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Midnights Children: What is Magical Realism

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Gillian Ong English A1 HL September 17 2008 Midnights Children: Magical Realism Salman Rushdie's Midnight's Children has been referred to as 'Rubbing the real with the magical ... has added to the ways of apprehending human truths' by Patrick Chamoiseau. In a way magical realism endorses identity, as it represents reality of historical past and the present while conveying the desire that exceed the instability of events that occur in Midnights Children. In this book, Rushdie uses Magical Realism in an ample way as Rushdie presents his characters with a cultural twist to them, relating them ...read more.


once upon a time'. This tells us how Rushdie is already using the same arrangement as fairy tales do, with 'Once upon a time' Saleem Sinai and India are each other's figurative counterparts, they represent each other together as they are both born on the day of India's independence, August 15th 1947, and alongside another thousand children also born at the stroke of midnight that day. The telepathic powers Saleem inherits is the most extraordinary out of all the powers given to the 'Midnight's Children', as he loses and regains ability to connect to the other thousand telepathically. ...read more.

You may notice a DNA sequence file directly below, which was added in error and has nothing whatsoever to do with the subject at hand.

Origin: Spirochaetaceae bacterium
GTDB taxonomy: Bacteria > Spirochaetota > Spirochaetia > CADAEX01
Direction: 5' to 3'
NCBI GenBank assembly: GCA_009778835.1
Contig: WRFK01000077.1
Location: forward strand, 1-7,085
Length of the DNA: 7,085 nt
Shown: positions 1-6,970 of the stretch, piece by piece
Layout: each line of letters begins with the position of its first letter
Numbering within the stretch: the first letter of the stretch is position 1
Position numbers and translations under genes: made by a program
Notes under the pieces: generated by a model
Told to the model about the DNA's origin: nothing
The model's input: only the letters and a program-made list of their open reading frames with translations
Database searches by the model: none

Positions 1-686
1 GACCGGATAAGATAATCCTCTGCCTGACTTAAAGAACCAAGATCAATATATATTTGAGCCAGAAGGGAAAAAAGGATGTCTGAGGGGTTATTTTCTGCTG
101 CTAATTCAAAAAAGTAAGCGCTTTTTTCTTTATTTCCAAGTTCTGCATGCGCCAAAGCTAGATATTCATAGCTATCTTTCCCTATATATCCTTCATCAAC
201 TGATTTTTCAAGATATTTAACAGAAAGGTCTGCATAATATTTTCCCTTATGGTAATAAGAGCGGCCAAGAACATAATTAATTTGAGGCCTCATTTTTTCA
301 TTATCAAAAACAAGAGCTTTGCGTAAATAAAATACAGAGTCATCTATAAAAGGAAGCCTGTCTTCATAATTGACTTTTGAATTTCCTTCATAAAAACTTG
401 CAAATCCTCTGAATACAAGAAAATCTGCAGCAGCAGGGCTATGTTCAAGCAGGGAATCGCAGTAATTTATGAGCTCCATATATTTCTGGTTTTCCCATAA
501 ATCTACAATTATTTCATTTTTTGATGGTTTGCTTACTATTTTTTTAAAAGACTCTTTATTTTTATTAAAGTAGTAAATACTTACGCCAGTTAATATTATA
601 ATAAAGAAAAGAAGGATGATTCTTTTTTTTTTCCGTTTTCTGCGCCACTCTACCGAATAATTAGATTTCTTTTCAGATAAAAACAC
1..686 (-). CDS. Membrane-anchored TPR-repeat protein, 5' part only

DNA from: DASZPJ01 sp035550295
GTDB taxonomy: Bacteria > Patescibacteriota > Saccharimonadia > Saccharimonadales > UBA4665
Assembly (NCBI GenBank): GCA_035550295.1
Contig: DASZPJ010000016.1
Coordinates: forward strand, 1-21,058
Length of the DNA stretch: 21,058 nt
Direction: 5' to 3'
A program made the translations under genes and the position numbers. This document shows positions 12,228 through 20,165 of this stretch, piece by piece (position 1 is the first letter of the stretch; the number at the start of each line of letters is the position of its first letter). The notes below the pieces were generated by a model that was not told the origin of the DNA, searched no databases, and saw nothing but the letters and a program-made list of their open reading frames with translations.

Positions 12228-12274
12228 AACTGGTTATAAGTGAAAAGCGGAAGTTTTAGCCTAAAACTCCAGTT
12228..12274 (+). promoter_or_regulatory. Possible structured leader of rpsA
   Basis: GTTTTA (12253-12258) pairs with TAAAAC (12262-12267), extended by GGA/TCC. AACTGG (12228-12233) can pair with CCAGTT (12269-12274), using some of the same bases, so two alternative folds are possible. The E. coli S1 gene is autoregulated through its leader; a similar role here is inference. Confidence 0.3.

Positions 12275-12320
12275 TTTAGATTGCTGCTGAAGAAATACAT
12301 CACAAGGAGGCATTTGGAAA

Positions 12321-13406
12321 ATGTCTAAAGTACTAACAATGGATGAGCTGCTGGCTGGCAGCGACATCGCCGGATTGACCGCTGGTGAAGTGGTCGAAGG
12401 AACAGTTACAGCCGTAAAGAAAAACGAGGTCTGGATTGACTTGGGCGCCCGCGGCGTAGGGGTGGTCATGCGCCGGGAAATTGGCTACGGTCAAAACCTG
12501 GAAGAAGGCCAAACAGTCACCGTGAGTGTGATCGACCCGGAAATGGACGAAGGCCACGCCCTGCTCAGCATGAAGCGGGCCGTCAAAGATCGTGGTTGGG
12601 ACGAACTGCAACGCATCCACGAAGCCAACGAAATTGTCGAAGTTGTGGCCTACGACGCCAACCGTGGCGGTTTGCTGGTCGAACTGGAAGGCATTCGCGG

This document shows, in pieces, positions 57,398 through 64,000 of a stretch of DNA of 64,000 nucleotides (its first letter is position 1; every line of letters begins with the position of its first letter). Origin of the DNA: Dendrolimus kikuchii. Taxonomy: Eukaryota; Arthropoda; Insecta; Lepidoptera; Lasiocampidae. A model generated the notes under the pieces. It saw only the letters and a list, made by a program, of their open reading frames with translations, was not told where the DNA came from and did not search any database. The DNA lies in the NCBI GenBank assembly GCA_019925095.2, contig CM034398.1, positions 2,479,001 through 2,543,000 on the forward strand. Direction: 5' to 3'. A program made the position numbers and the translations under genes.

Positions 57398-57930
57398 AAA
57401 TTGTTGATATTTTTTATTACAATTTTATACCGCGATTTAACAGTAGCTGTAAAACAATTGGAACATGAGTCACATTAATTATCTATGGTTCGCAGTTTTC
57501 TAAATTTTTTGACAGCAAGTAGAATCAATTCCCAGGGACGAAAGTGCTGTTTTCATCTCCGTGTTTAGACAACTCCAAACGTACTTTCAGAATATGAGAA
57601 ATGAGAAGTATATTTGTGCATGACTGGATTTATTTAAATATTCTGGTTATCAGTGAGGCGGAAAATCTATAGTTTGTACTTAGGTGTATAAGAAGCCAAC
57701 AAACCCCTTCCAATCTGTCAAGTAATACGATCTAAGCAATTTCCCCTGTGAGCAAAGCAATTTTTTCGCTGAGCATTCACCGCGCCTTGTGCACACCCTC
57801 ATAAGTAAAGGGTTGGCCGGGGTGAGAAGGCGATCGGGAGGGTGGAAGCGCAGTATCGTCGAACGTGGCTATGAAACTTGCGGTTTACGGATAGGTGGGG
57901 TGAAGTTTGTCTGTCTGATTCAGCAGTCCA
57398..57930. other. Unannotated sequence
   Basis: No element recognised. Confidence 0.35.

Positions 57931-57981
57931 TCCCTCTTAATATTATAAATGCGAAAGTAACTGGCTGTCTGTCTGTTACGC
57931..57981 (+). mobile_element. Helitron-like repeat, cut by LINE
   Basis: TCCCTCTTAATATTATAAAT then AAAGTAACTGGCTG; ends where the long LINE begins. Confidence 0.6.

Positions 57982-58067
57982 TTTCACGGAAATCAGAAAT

This contributes to the tone of Magical realism, as obviously in reality this isn't achievable. Rushdie often mentions 'cracks' in the book. The 'crack' in the body of the book, is in relation to Saleem breaking down emotionally through 'Midnights Children'. A point in the book where Saleem confesses his powers to his parents, and his father strikes him on the ears, in this incident; his 'stupid cracks' are literally physical cracks now. In this instance, Rushdie has substituted the emotional for the physical. Empirical referents evoke non-empirical referents and vice versa. The relation of Saleem's birth, growth, development, devastation are related to India in comparison to his character. ...read more.

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